• 1346

    The Black Death

    The Black Death
    The Black Death was a bubonic plaque pandemic that occurred throughout the Afro-Eurasia continents from 1346-1353. It is regarded as the most fatal pandemic recorded in human history, claiming 75 million - 200 million lives in those years.
  • Period: 1390 to 1453

    John Dunstable

    John Dunstaple was an English composer who influenced the transition between late medieval and Early Renaissance music. He pioneered the use of thirds and sixths in harmonies, otherwise known as the contenance angloise style.
  • Period: 1397 to 1474

    Guillaume Du Fay

    Guillaume Du Fay was a French composer and music theorist of the early Renaissance Era. While he was alive, he was regarded as the leading composer in Europe, with his music widely performed and copied. He is also of the first to employ the more mellifluous harmonies and melodies of the early Renaissance Era.
  • 1400

    The Crumhorn was invented

    The Crumhorn was invented
    The Crumhorn was a double-reed wind instrument that thrived between the 15th century and about 1650. It is made up of a small boxwood pipe of cylindrical bore, curved upward and the lower end and had finger holes like a recorder.
  • Period: 1420 to 1497

    Johannes Ockeghem

    Johannes Ockeghem is regarded as the most famous composer of the Franco-Flemish School during the last half of the 15th century. He usually used four independent voices of similar character, and by extending his bass range, he had a darker and fuller sound than that of Du Fay
  • Period: 1435 to 1511

    Johannes Tinctores

    Johannes Tinctoris was a Renaissances composer and musical theorist and was employed from the 1470s-1490s at the Aragonese royal court in Naples. He is credited for writing the first dictionary of musical terms, another book on the characteristics or musical modes, and a treatise on proportions. Though most of music did not survive, there is strong evidence suggesting his love for complex, smooth polyphony.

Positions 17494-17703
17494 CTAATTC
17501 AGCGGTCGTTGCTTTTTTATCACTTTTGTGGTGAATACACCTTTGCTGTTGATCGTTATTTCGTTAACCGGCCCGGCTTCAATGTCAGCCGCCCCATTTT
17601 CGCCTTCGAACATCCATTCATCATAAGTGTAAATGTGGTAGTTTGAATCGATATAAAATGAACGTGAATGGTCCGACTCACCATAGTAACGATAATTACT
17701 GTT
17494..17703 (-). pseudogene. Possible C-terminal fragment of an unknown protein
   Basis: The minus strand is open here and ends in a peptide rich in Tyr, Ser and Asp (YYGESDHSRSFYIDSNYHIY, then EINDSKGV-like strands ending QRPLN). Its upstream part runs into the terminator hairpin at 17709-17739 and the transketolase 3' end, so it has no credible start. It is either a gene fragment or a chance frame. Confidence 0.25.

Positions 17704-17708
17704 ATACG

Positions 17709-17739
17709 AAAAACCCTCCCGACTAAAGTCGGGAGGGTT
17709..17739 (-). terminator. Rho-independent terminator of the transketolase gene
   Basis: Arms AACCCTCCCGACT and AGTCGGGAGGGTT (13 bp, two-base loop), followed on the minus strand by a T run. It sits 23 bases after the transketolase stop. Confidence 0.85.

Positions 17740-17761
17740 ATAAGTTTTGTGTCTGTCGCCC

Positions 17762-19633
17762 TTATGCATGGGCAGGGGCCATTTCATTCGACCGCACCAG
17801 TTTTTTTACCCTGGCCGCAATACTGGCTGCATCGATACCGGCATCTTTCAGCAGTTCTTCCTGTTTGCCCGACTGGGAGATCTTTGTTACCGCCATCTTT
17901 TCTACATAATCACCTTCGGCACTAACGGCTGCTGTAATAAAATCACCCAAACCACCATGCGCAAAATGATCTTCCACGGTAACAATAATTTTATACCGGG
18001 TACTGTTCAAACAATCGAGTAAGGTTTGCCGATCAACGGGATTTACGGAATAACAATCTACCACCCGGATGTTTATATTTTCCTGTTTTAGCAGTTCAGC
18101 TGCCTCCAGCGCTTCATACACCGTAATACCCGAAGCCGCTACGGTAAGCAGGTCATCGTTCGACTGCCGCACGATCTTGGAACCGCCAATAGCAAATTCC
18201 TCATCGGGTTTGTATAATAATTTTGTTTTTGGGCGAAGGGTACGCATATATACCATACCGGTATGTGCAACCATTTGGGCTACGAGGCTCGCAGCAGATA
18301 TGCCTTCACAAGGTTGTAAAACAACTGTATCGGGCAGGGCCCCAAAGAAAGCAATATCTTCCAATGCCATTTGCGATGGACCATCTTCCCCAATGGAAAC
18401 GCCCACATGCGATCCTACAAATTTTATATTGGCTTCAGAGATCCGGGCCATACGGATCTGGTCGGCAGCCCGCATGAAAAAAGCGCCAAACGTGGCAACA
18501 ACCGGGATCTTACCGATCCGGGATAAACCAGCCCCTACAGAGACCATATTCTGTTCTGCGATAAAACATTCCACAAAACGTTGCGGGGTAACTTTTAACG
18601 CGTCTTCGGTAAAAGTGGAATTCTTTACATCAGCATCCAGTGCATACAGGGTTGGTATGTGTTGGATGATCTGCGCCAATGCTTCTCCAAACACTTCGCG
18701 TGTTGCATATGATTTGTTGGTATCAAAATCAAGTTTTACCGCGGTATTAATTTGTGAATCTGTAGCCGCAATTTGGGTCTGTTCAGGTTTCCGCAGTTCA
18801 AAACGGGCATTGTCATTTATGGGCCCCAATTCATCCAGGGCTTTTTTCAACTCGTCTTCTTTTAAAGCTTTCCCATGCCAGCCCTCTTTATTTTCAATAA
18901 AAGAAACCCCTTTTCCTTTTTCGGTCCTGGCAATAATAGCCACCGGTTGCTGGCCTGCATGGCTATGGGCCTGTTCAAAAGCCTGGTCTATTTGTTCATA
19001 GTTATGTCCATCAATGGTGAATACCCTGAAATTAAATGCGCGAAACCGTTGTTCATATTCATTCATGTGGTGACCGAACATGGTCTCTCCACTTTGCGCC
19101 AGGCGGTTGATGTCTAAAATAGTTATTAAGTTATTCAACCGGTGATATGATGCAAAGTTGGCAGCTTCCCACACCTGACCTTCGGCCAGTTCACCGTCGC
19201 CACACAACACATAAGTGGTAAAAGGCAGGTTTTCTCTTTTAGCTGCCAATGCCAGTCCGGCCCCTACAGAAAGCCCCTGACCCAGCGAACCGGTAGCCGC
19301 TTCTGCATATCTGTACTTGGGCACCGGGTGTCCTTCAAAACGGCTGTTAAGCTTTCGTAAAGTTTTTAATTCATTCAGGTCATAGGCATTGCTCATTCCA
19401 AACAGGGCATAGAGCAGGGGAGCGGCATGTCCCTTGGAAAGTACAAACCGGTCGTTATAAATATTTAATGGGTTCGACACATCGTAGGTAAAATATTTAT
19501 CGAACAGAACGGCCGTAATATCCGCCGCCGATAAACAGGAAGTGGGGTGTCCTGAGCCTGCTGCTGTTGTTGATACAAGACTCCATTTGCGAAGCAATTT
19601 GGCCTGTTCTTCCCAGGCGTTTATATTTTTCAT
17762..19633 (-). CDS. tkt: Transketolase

• 1440

    The Printing Press was Invented

    The Printing Press was Invented
    The printing press was a revolutionary invention in which it allowed people to share large amounts of information quickly though paper. Books could be printed in mass amounts that look exactly the same, so there were no longer need for scribes with possible errors.
  • Period: 1450 to 1517

    Heinrich Isaac

    Heinrich Isaac was a Franco-Flemish composer who influenced German music during his time. He was a composer to the Holy Roman Emperor: Maximilian I, in Vienna. He was also a significant contemporary of Josquin des Prez.
  • Period: 1452 to 1519

    Leonardo Da Vinci

    Although Leonardo Da Vinci was best known for being a painter, engineer or scientist, he was also a musician. We have found many musical sketches in his notebooks, along with musical inventions. Though he did compose, he didn't leave behind any musical scores, and most of his themes were improvise during his actual performances.
  • Period: 1452 to 1518

    Pierre de la Rue

    Pierre de la Rue is a leading composer at the Burgundian court and was very famous in his day. Frequent use of canon and ostinato are used within his compositions, though he preferred low sonorities. He never worked in Italy. (31 Masses, 25 Motets, 7 Mass sections, Requiem, 30 chansons)
  • Period: 1486 to 1542

    Ludwig Senfl

    Ludwig Senfl was a Swiss-German composer and singer during the Renaissance Era. He wrote many mass, Magnificat, German songs, and Lutheran chorale elaborations. Although he was Catholic, he respected Martin Luther.
  • Period: 1490 to 1545

    John Taverner

    John Taverner was an English organist and choirmaster who was influenced by the Lutheran faith. Although he was influenced by Lutheran faith, he wrote for the Catholic Liturgy, and is regarded as an important English composer in the first half of the 16th centruy.
  • Period: 1510 to 1556

    Jacobus Clemens

    Jacobus Clemens was a Dutch composer who worked in Spain for Charles V. He was known as a prolific composer, and composed many things throughout his active life
  • Oct 31, 1517

    Martin Luther posts the 95 These

    Martin Luther posts the 95 These
    Legend has it that the priest and scholar Martin Luther approached the door of the Castle church in Germany, and nails a piece of paper that contains his 95 opinions that would later begin the Protestant Reformation